New forensic imaging techniques might solve the longstanding mystery over the fate of Amelia Earhart, whose plane vanished over the Pacific Ocean on July 2, 1937, in a record attempt to fly around the world at the equator.

At the center of sophisticated imaging techniques are a handful of 1937 pictures of Earhart’s twin-engined Lockheed "Electra." Those were taken in Miami -- the fourth stop on the aviator’s attempt to circumnavigate the globe -- and show a distinctive patch of metal installed to replace a navigational window.

According to researchers at The International Group for Historic Aircraft Recovery (TIGHAR), which has long been investigating the last, fateful flight taken by Earhart 77 years ago, the metal sheeting appears to match a piece of aluminum recovered in 1991 from Nikumaroro, an uninhabited atoll in the southwestern Pacific republic of Kiribati.

PHOTOS: Jars Hint at Amelia Earhart as Castaway

“If the enhancement of the photograph is good enough to establish that the rivet patterns on the repair match those on the piece of aluminum we found on Nikumaroro, then we have an artifact found on Nikumaroro that is conclusively linked to Amelia Earhart,” Ric Gillespie, executive director of TIGHAR, told Discovery News.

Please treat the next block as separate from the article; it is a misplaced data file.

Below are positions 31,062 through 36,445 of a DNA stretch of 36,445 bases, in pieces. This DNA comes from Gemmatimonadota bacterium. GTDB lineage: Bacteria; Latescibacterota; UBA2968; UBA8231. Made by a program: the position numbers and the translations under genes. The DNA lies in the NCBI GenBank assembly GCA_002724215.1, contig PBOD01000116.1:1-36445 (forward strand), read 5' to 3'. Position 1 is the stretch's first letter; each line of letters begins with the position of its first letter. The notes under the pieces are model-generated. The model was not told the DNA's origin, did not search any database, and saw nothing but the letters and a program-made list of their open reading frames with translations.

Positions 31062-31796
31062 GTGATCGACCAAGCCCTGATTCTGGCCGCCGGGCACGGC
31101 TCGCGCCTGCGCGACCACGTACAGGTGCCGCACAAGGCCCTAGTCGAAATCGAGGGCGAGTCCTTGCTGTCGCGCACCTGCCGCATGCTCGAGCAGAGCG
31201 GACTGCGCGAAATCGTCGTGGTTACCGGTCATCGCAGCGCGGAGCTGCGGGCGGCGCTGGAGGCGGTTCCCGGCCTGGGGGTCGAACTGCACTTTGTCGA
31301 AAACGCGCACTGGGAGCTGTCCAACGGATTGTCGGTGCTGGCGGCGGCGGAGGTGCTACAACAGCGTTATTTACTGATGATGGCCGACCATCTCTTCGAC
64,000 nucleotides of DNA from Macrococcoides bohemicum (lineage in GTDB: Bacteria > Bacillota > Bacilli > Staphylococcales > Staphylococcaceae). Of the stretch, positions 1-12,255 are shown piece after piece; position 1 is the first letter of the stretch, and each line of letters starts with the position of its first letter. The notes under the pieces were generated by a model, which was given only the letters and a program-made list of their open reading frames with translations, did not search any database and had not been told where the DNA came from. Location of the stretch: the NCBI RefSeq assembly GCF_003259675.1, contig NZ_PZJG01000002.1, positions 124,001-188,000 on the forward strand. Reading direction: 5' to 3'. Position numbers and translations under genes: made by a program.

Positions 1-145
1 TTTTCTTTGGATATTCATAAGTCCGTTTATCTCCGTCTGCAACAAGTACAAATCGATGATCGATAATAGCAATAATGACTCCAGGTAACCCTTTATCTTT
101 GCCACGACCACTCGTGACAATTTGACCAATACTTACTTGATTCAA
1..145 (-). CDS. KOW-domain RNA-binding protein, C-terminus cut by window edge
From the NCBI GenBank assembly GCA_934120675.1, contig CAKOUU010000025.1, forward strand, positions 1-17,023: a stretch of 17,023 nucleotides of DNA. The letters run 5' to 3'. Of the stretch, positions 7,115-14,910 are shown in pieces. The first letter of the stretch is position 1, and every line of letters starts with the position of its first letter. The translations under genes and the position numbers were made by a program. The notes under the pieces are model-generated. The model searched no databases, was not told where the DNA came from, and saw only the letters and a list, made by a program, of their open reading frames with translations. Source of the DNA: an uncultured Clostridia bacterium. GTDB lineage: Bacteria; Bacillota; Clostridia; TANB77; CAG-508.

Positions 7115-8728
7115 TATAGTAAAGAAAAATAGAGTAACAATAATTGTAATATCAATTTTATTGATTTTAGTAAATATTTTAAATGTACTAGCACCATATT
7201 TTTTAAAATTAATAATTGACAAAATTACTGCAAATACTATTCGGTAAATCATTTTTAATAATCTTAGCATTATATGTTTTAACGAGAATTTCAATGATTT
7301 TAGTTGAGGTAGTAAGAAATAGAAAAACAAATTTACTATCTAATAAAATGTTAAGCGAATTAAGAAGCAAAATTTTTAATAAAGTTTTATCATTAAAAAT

The forensic breakthrough would prove that, contrary to what was generally believed, Earhart and her navigator, Fred Noonan, did not crash in the Pacific Ocean, running out of fuel somewhere near their target destination of Howland Island.

Instead, they made a forced landing on Nikumaroro' smooth, flat coral reef. The two became castaways and eventually died on the atoll, which is some 350 miles southeast of Howland Island.

PHOTOS: Inside the Search for Amelia Earhart

Called 2-2-V-1 by TIGHAR researchers, the battered sheet of aluminum has been the subject of intense investigation since its discovery in the vegetation of Nikumaroro.

The 19-inch-wide by 23-inch-long sheet is made of a product introduced by Alcoa Aluminum in 1933 known as “24ST Alclad.”

Although Earhart’s plane was skinned with this material, it wasn’t possible for TIGHAR researchers to fit the 2-2-V-1 sheet anywhere on a Lockheed Electra.

“During our research at the National Museum of the United States Air Force in March, we learned that the artifact doesn't fit anywhere on the original or repaired parts of Earhart's Electra. I thought that was the end of it,” Gillespie said.

PHOTOS: Amelia Earhart's Fate Reconstructed

The investigation took another twist when TIGHAR researcher Jeffrey Neville, an experienced aircraft mechanic, noted that one part of the aircraft wasn't built or repaired by Lockheed.

“It was the patch that was installed in Miami,” Gillespie said.

Why the navigational window was replaced with a patch remains unknown.

“There is a great deal of information available about what Earhart did during her eight-day stay in Miami, but nowhere is there any mention of replacing the window with a patch -- and yet it clearly happened,” Gillespie said.